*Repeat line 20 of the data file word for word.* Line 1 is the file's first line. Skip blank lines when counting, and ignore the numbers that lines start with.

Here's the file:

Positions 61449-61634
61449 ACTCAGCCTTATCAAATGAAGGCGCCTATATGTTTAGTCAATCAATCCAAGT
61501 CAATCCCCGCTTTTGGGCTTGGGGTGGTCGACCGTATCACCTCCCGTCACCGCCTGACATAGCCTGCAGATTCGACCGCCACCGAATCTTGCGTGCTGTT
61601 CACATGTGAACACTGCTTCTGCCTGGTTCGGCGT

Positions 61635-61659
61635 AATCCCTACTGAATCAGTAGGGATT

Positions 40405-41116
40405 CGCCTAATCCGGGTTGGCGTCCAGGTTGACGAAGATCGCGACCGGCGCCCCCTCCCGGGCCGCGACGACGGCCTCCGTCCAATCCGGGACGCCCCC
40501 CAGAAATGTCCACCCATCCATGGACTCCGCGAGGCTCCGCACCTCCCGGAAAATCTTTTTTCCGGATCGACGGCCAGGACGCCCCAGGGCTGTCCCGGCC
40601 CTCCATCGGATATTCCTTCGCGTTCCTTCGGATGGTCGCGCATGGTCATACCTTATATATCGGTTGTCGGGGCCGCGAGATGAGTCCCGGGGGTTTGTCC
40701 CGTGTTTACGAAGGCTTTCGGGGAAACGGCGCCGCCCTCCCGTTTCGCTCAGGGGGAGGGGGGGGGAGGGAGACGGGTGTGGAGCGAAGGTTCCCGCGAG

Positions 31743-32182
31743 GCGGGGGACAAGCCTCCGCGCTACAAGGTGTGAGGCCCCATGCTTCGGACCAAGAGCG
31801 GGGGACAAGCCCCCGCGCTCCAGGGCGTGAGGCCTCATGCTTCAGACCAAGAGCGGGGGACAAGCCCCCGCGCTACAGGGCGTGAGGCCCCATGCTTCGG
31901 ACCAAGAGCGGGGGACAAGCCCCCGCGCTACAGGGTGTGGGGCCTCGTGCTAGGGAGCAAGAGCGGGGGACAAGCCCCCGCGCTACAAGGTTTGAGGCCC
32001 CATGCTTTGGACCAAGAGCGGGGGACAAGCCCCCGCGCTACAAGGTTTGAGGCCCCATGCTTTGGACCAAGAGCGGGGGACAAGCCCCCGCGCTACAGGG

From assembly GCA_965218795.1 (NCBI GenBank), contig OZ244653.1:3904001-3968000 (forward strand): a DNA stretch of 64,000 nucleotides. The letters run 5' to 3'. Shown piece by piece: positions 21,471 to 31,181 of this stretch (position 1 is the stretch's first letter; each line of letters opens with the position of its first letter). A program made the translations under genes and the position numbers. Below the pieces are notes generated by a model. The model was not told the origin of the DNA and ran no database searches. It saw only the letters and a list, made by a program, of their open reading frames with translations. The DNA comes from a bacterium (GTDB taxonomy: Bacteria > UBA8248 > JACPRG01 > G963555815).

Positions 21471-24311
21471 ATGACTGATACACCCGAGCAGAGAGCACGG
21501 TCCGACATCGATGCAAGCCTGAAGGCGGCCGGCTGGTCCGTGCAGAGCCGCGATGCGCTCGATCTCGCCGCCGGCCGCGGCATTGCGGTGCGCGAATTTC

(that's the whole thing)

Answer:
21501 TCCGACATCGATGCAAGCCTGAAGGCGGCCGGCTGGTCCGTGCAGAGCCGCGATGCGCTCGATCTCGCCGCCGGCCGCGGCATTGCGGTGCGCGAATTTC